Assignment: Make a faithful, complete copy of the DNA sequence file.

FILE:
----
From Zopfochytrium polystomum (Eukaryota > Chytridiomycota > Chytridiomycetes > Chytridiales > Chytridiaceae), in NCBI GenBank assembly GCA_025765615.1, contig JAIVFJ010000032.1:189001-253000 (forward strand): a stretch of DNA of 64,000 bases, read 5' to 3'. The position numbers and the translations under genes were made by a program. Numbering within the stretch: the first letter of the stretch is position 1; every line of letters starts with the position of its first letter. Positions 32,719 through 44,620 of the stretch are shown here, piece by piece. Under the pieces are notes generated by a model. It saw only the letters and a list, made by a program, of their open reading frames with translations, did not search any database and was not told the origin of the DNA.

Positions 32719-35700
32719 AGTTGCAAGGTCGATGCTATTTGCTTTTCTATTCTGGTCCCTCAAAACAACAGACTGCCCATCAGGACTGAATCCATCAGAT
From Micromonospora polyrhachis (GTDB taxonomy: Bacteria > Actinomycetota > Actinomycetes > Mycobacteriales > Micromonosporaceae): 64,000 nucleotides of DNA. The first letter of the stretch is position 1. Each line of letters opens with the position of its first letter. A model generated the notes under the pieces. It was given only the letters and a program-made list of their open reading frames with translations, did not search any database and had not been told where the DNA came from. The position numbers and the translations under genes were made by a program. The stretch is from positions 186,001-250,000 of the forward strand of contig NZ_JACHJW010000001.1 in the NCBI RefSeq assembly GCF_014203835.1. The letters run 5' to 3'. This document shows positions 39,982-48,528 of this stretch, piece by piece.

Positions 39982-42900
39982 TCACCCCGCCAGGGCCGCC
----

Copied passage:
From Zopfochytrium polystomum (Eukaryota > Chytridiomycota > Chytridiomycetes > Chytridiales > Chytridiaceae), in NCBI GenBank assembly GCA_025765615.1, contig JAIVFJ010000032.1:189001-253000 (forward strand): a stretch of DNA of 64,000 bases, read 5' to 3'. The position numbers and the translations under genes were made by a program. Numbering within the stretch: the first letter of the stretch is position 1; every line of letters starts with the position of its first letter. Positions 32,719 through 44,620 of the stretch are shown here, piece by piece. Under the pieces are notes generated by a model. It saw only the letters and a list, made by a program, of their open reading frames with translations, did not search any database and was not told the origin of the DNA.

Positions 32719-35700
32719 AGTTGCAAGGTCGATGCTATTTGCTTTTCTATTCTGGTCCCTCAAAACAACAGACTGCCCATCAGGACTGAATCCATCAGAT
From Micromonospora polyrhachis (GTDB taxonomy: Bacteria > Actinomycetota > Actinomycetes > Mycobacteriales > Micromonosporaceae): 64,000 nucleotides of DNA. The first letter of the stretch is position 1. Each line of letters opens with the position of its first letter. A model generated the notes under the pieces. It was given only the letters and a program-made list of their open reading frames with translations, did not search any database and had not been told where the DNA came from. The position numbers and the translations under genes were made by a program. The stretch is from positions 186,001-250,000 of the forward strand of contig NZ_JACHJW010000001.1 in the NCBI RefSeq assembly GCF_014203835.1. The letters run 5' to 3'. This document shows positions 39,982-48,528 of this stretch, piece by piece.

Positions 39982-42900
39982 TCACCCCGCCAGGGCCGCC